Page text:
A federal judge issued a decision Thursday to uphold a West Virginia law that disallows student athletes that are biologically male from competing in women’s sports.
West Virginia Judge Joseph R. Goodwin ruled that the state’s 2021 “Save Women’s Sports Bill,” which defines “girl” and “woman” as “an individual whose biological sex determined at birth is female,” in relation to student sports, is lawful.
Goodwin determined the definition of “biological sex” in the bill is “constitutionally permissible,” as it is “substantially related to its important interest in providing equal athletic opportunities for females.”
“I recognize that being transgender is natural and is not a choice,” he wrote. “But one’s sex is also natural, and it dictates physical characteristics that are relevant to athletics.”
Goodwin decided that West Virginia is allowed to regulate girls’ sports on ground that “sex, and the physical characteristics that flow from it, are substantially related to athletic performance and fairness in sports.”
The ACLU filed the lawsuit against the state on the behalf of a transgender girl who wanted to compete with female peers in middle school cross-country running.
They argued that 11-year-old plaintiff’s rights were violated under 1972’s gender equality legislation Title IX, which Goodwin rejected.
“Acting to prevent transgender girls, along with all other biological males, from playing on girls’ teams is not unconstitutional if the classification is substantially related to an important government interest,” he wrote.
“The fact is … that a transgender girl is biologically male and, barring medical intervention, would undergo male puberty like other biological males.”
“And biological males generally outperform females athletically,” he ruled.
Goodwin said he had “no doubt” that the bill was “aimed to politicize participation in school athletics for transgender students,” and that the young plaintiff “like all transgender people, deserves respect and the ability to live free from judgment and hatred for simply being who she is.”
The ACLU of West Virginia is determining their next steps, as the federal judge’s opinion overruled their July 2021 preliminary injunction to bar the law from taking effect.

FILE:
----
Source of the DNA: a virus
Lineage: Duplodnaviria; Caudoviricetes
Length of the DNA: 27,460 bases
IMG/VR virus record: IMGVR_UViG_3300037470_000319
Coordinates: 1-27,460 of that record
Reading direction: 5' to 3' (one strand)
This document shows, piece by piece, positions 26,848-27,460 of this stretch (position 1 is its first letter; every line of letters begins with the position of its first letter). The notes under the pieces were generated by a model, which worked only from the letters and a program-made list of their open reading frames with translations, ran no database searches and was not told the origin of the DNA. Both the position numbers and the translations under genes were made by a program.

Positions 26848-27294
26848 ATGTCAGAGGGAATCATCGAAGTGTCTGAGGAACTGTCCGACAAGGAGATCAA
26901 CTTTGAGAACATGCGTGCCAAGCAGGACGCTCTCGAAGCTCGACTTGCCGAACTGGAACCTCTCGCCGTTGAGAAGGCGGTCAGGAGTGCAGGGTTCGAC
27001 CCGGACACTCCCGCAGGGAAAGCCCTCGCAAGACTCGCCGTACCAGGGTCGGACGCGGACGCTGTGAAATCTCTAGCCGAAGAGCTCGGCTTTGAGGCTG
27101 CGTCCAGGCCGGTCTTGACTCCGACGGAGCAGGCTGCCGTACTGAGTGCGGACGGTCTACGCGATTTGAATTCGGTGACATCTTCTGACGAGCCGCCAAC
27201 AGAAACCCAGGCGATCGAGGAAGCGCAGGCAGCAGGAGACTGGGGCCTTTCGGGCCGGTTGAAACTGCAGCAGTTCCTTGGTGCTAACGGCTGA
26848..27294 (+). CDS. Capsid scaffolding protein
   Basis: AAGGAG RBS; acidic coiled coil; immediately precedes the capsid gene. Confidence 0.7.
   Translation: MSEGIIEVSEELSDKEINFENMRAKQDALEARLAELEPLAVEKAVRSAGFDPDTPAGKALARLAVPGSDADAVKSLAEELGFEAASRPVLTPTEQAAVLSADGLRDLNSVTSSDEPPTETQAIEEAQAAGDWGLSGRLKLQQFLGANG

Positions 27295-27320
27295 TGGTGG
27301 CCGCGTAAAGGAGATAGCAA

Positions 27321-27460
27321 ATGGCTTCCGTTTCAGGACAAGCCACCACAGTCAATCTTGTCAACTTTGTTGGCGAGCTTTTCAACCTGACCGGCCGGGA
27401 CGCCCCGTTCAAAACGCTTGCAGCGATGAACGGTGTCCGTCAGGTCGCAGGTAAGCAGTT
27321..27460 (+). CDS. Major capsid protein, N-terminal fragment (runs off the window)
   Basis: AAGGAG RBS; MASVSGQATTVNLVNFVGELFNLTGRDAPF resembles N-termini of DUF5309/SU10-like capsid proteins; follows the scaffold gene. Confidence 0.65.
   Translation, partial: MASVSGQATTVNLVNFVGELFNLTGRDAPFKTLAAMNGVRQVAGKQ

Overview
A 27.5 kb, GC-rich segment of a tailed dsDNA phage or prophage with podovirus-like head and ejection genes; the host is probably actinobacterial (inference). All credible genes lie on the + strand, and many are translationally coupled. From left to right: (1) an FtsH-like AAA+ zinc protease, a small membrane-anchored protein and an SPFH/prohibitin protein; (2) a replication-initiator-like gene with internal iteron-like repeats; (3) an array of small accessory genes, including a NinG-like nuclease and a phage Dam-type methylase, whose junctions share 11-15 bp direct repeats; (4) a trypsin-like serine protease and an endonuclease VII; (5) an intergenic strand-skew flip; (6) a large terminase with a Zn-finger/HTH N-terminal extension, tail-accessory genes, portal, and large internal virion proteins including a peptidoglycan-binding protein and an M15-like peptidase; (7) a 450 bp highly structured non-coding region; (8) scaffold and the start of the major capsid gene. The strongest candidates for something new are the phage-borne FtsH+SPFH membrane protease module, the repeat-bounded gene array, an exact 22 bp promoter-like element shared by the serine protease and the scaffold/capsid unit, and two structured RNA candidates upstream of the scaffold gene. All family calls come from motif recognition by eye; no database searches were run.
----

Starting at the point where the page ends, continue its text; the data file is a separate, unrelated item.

West Virginia Attorney General Patrick Morrisey is thrilled about the outcome.
“This is not only about simple biology, but fairness for women’s sports, plain and simple,” he told Fox News in a statement.
“Opportunities for girls and women on the field are precious and we must safeguard that future,” Goodwin continued.
“Protecting these opportunities is important, because when biological males compete in a women’s event women and girls lose their opportunity to shine.”
On the flip side of this issue, female-to-male transgender collegiate swimmer Iszac Henig has quickly gone from the top rated competitor on Yale’s women’s swimming team to nearly the worst in the men’s category.
Henig competed alongside transgender NCAA Champion swimmer Lia Thomas in the women’s category last year, before getting a double mastectomy and taking hormones to compete with the men as a senior.
The 22-year-old athlete got a rude awakening in November, when the once top women’s swimmer, placed 79th out of 83 competitors at men’s swimming meet.
He only managed to beat out a one-armed swimmer and three others who were not well versed in the specialized swimming stroke.
“I wasn’t the slowest guy in any of my events, but I’m not as successful in the sport as I was on the women’s team,” Henig wrote in a New York Times article this week.
For the college swimmer, competing as a trans athlete’s not about winning, it’s about being able to play.
“Competing and being challenged is the best part. It’s a different kind of fulfillment,” Henig stated.
“And it’s pretty great to feel comfortable in the locker room every day.”
“I believe that when trans athletes win, we deserve to be celebrated just as cis athletes are. We are not cheating by pursuing our true selves — we have not forsaken our legitimacy,” the Yale student continued.
“Elite sports are always a combination of natural advantage or talent and commitment to hard work.”
“There is so much more to a great athlete than hormones or height. I swim faster than some cis men ever will,” Henig concluded.